Weissman et al [2] and Bredesen et al [3] showed usefulness of distended cheek CT scan to study the lesions of oral vestibule. We performed distended cheek MR imaging that provided additional information which includes better visualization of lesions, besides exact location of small inconspicuous lesions in the cheek and origin of bulky or exophytic lesions. Also these images better defined involvement of gingiva in cases of carcinoma cheek, involvement of cheek in case of carcinoma of gingiva & involvement of buccogingival sulci. In cases of a tumor of retromolar trigone these images helped in confirming or excluding involvement of cheek or gingiva.

With the tongue deviated away from the gingiva we found the glossogingival sulcus better exposed to confirm or exclude its involvement. Also small lesions in the lateral border or tip of the tongue were unequivocally defined that were otherwise inconspicuous on routine MR imaging.

These additional maneuvers are simple, can be easily taught and patients compliance is good. Such maneuvers added small additional time to the total scan duration. We find, these images with dedicated dynamic maneuvers increase the diagnostic confidence and may show tumoral involvement not apparent on routine MR images.

In conclusion, imaging with added maneuvers allows more detailed evaluation of origin and local extent of tumor in oral malignancies and should supplement the conventional MR imaging in selected cases.

   Acknowledgements Top

We acknowledge the contribution of Mr. Pradeep Negi (Technologist) & Mrs. Vandana Pal for helping in the preparation of the manuscript.

   References Top

1.M. Ozturk, I Yorulmaz, E Guney and N Ozean. Masses of the tongue and floor of the mouth: findings on magnetic resonance imaging. Eur. Radiol 2000; 10:1669 - 1674.  Back to cited text no. 1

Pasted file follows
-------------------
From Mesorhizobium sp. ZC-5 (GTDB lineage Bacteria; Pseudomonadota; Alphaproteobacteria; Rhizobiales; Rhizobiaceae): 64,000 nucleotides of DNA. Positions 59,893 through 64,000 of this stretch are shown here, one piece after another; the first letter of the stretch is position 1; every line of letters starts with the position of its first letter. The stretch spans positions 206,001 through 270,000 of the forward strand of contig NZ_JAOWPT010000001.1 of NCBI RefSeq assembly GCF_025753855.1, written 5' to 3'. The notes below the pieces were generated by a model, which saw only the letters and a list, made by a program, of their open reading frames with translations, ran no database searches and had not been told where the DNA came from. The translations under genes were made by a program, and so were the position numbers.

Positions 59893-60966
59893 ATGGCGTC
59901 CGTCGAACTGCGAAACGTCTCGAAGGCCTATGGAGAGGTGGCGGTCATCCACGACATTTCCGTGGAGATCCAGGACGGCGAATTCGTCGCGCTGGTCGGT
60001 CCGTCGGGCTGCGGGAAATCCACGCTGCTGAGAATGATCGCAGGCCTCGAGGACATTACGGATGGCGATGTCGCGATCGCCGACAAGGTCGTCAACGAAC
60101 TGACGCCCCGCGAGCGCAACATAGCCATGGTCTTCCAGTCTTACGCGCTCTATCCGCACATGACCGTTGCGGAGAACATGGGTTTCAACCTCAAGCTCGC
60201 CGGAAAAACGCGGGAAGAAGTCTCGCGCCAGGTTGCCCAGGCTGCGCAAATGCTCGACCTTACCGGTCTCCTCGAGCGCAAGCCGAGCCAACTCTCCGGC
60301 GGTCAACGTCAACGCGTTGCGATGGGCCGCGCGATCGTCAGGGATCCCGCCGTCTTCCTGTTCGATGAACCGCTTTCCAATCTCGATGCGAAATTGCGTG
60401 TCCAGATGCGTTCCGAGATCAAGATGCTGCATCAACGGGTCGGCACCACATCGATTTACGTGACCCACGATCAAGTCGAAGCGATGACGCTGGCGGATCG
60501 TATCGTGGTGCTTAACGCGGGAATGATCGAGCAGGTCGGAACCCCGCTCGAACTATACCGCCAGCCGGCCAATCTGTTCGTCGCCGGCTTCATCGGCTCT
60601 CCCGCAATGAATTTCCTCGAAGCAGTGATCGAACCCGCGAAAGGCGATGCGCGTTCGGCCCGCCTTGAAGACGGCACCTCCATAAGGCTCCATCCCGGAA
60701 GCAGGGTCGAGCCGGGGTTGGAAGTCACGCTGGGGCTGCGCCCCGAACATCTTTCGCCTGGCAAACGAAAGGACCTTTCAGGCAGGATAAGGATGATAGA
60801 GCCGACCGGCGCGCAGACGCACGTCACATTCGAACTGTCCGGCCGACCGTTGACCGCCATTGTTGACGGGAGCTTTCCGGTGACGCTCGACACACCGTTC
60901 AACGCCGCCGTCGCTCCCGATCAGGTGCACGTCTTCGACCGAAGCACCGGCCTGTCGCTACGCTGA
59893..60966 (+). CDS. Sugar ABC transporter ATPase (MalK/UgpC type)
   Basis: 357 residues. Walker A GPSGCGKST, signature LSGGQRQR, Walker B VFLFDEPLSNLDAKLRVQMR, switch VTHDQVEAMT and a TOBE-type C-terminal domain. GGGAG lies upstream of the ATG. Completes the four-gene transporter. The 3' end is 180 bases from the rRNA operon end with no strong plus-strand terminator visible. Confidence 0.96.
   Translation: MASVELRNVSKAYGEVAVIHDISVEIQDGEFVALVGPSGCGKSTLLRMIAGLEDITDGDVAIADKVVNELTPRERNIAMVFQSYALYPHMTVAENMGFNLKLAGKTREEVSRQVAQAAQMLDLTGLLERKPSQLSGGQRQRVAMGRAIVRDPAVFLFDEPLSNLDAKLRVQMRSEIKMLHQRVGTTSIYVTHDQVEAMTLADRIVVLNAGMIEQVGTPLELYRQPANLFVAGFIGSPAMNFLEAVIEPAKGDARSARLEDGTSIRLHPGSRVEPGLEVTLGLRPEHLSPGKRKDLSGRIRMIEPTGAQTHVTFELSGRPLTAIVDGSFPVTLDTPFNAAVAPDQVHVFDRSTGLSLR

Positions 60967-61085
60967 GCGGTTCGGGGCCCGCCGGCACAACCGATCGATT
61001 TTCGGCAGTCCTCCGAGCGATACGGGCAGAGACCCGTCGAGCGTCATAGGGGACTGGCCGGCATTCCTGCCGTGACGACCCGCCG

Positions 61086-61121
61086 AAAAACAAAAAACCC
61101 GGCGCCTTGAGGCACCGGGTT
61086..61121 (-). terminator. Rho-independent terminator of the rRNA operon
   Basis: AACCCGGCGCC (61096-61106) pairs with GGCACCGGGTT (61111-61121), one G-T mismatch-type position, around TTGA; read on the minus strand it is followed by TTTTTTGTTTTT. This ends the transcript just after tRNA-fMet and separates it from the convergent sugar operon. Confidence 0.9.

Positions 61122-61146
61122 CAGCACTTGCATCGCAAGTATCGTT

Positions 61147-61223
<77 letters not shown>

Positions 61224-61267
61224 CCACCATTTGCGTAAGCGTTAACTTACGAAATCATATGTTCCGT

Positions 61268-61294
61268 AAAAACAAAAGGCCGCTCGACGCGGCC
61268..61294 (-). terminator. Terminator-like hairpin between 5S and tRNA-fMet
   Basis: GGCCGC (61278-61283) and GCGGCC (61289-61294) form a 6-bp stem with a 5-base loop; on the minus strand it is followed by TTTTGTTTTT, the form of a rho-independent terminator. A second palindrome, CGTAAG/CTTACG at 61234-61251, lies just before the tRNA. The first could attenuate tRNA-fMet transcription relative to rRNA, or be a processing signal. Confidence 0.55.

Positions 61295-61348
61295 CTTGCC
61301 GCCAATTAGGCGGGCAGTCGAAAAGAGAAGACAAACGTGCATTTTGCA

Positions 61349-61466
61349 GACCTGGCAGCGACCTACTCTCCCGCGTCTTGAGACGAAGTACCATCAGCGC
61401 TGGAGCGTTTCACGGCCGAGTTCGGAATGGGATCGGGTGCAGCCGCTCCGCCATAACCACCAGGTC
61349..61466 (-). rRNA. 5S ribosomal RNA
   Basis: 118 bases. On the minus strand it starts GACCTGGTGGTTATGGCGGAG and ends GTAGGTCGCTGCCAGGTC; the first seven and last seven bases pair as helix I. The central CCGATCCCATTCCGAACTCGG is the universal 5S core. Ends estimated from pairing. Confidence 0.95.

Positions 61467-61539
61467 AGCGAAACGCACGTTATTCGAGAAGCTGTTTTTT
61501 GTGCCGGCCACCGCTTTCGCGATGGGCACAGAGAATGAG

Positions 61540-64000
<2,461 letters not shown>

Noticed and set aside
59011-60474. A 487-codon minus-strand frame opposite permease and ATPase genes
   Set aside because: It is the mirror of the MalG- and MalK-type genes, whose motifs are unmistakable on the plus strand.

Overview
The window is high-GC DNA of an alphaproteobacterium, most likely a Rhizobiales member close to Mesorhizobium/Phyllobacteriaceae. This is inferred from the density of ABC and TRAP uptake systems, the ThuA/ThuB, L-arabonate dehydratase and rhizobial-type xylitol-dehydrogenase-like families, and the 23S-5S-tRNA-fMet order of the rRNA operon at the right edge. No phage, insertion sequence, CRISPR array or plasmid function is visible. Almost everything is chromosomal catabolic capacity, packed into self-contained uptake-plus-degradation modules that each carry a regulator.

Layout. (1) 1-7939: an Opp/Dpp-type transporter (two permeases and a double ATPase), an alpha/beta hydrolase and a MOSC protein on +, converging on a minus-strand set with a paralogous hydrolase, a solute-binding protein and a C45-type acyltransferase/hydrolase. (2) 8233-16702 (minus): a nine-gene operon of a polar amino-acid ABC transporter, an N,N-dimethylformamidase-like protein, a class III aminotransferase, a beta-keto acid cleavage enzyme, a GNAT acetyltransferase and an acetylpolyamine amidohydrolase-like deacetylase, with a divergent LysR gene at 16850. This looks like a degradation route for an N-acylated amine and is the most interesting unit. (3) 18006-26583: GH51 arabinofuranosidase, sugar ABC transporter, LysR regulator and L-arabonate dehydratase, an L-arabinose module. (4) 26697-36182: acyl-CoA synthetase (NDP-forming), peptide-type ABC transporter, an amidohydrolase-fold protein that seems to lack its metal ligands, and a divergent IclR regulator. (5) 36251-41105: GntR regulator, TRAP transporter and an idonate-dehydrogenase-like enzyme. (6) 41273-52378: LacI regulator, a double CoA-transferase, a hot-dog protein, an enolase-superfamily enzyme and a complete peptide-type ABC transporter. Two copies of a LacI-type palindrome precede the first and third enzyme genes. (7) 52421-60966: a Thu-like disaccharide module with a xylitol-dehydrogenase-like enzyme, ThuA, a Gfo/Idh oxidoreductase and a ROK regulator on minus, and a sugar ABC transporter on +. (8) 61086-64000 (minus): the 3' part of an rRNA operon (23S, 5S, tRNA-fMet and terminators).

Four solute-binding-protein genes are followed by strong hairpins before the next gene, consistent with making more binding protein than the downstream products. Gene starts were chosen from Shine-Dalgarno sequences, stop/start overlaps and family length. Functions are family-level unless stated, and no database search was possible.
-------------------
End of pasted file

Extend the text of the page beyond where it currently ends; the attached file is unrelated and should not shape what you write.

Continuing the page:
2.Jane L. Weissman and Richard L. carrau. "Distended cheek" CT improves evaluation of the oral cavity. Am J Neuroradiol 2001; 22:741-744.  Back to cited text no. 2    
3.K.Bredesen, T.M. Aalokken and A. Kolbenstvedt. CT of oral vestibule with distended cheeks. Acta Radiologic 2001, 42: 84-87.  Back to cited text no. 3    
4.Romrell LJ, Mancuso AA, Larkin LH, Rarey KE, Mahan PE, Ross MH (ed). Sectional anatomy of the head and neck with correlative diagnostic imaging. Philadelphia; Lea & Febiger, 1994; 146-160.  Back to cited text no. 4    
5.James T.Parson, William M. Menden hall, Rodney R. Millon. Radiotherapy of tumors of oral cavity. In Tawley, Panje, Batsakis, Lindberg (ed): comprehensive management of head and neck tumors. W.B. Saunders company, Philadelphia; 1999; 695-719.  Back to cited text no. 5    

Correspondence Address:
R Oberoi
GG-1-64/C, Vikaspuri, New Delhi-110085
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Source of Support: None, Conflict of Interest: None

DOI: 10.4103/0971-3026.29024

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[Figure - 1], [Figure - 2], [Figure - 3], [Figure - 4], [Figure - 5], [Figure - 6]


[Table - 1]